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Wireless can be good for your health

Ofcom stares into healthcare crystal ball

The smart choice: opportunity from uncertainty

The report also makes no mention of the bands currently used by hospitals and medical research sites around the country, 434 and 458MHz. In these bands the medical industry is a secondary user, so deployments have to be carefully surveyed before anything is put into place, and users have to be alert for new interference sources.

Implants do get some dedicated spectrum, from 402 to 405MHz, which is harmonised across Europe and the USA. There have been questions about congestion within that band but Ofcom reckons that's just a perception problem, though they'll keep it under review.

A couple of bands are also reserved, across Europe, for social alarms - panic buttons and the like. These are very narrow bands near 170MHz and 870MHz, but the expected usage model - infrequent traffic with little content - means overloading isn't expected in the next 20 years, unless lots of oldsters suddenly need help at the same time.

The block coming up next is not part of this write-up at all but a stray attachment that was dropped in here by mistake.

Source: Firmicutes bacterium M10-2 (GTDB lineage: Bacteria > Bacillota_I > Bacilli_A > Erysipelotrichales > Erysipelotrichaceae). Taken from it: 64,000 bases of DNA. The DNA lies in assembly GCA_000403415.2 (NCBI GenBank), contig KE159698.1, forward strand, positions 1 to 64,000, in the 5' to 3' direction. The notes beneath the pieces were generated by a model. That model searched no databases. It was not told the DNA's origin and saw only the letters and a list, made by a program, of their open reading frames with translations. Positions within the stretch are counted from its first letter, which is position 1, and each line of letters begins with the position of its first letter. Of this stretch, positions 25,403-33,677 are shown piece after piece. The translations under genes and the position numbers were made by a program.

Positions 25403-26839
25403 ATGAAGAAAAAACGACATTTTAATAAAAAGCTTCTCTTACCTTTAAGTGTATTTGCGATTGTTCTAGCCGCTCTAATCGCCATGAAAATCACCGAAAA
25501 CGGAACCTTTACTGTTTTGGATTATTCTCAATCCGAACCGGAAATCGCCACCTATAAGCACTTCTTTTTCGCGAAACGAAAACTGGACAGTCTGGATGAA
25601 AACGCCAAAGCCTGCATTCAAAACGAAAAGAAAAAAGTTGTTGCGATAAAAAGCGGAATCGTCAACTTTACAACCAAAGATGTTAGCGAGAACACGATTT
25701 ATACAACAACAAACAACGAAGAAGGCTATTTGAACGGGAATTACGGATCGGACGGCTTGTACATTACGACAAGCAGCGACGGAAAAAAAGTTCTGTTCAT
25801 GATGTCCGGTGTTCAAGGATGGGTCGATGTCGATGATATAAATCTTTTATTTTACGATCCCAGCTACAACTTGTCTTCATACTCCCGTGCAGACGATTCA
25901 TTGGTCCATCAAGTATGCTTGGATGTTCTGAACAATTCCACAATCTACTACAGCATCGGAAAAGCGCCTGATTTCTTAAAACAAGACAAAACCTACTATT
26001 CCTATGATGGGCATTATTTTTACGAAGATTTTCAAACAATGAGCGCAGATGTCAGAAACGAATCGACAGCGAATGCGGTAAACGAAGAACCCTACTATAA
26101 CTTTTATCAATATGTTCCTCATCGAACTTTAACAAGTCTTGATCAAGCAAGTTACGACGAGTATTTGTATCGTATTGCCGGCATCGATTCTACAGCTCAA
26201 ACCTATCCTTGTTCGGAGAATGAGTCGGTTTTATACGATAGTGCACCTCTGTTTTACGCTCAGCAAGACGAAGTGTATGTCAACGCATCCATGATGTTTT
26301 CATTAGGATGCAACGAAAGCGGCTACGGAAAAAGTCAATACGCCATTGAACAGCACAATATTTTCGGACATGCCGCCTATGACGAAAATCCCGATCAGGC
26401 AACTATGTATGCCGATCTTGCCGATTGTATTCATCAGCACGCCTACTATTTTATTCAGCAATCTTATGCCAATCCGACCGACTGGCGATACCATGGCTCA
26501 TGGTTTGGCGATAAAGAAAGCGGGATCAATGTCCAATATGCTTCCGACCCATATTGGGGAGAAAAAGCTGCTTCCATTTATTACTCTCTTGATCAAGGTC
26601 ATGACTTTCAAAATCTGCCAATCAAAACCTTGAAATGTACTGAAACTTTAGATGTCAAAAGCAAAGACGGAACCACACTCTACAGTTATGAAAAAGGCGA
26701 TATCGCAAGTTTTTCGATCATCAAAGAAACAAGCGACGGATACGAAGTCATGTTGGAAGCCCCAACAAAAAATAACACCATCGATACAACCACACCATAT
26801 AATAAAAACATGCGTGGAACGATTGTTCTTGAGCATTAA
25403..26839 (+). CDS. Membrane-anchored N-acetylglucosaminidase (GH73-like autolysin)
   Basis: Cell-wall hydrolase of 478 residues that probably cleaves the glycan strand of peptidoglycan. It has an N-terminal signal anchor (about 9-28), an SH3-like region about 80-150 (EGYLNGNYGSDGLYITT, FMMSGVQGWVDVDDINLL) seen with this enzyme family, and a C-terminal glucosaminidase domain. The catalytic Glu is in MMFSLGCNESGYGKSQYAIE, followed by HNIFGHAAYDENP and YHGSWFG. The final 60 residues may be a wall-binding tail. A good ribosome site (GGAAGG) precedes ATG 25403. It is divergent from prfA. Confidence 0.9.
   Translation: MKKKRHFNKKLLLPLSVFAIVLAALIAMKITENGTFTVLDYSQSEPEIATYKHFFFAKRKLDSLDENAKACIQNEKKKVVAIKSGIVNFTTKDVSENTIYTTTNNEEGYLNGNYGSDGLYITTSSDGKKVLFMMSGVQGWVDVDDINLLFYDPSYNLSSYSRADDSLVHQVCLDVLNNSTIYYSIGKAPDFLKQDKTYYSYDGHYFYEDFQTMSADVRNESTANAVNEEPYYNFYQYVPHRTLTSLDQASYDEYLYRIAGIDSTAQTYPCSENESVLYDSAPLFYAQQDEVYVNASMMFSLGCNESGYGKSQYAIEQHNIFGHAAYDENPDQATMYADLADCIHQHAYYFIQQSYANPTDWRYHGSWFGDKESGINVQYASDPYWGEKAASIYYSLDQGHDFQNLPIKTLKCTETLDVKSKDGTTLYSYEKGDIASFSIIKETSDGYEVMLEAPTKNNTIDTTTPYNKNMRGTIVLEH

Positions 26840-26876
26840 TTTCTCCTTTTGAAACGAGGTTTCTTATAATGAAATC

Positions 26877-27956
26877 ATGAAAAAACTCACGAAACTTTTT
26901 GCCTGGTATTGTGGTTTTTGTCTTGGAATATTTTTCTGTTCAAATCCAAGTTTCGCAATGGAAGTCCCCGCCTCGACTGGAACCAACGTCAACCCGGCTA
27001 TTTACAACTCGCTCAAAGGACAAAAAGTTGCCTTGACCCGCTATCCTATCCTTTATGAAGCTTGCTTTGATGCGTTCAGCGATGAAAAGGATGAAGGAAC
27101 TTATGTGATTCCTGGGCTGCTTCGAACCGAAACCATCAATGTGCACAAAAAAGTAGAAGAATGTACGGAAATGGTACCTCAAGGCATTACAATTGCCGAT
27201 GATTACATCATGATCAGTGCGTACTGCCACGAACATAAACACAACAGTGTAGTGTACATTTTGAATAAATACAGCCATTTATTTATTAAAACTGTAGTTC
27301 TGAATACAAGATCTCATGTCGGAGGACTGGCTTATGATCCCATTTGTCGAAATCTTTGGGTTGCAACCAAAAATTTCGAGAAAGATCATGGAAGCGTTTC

RFID is also expected to make great changes in healthcare, with medicine bottles and medical supplies all being tagged, and tracked, within the next two decades. Hospitals will know the whereabouts of every pill box and bandage in the building, for a start. Intelligent boxes in the home will also alert patients when they should be taking a pill, along with wirelessly contacting the authorities if they fail to do so (whereupon they will no doubt be able to check the medical insurance situation before deciding what to do about it).

But none of that requires new spectrum - just effective use of what's already allocated, and the money to make it happen. Luckily the baby-boomers have made fortunes from their properties, and invested wisely in pensions, so should be able to afford to be looked after in their dotage by man or machine. The rest of us will just have to rely on luck.

Ofcom is planning to spend the next 12 months researching how the entertainment industry might be using wireless technologies between now and 2028. We'll be watching those developments with interest. ®

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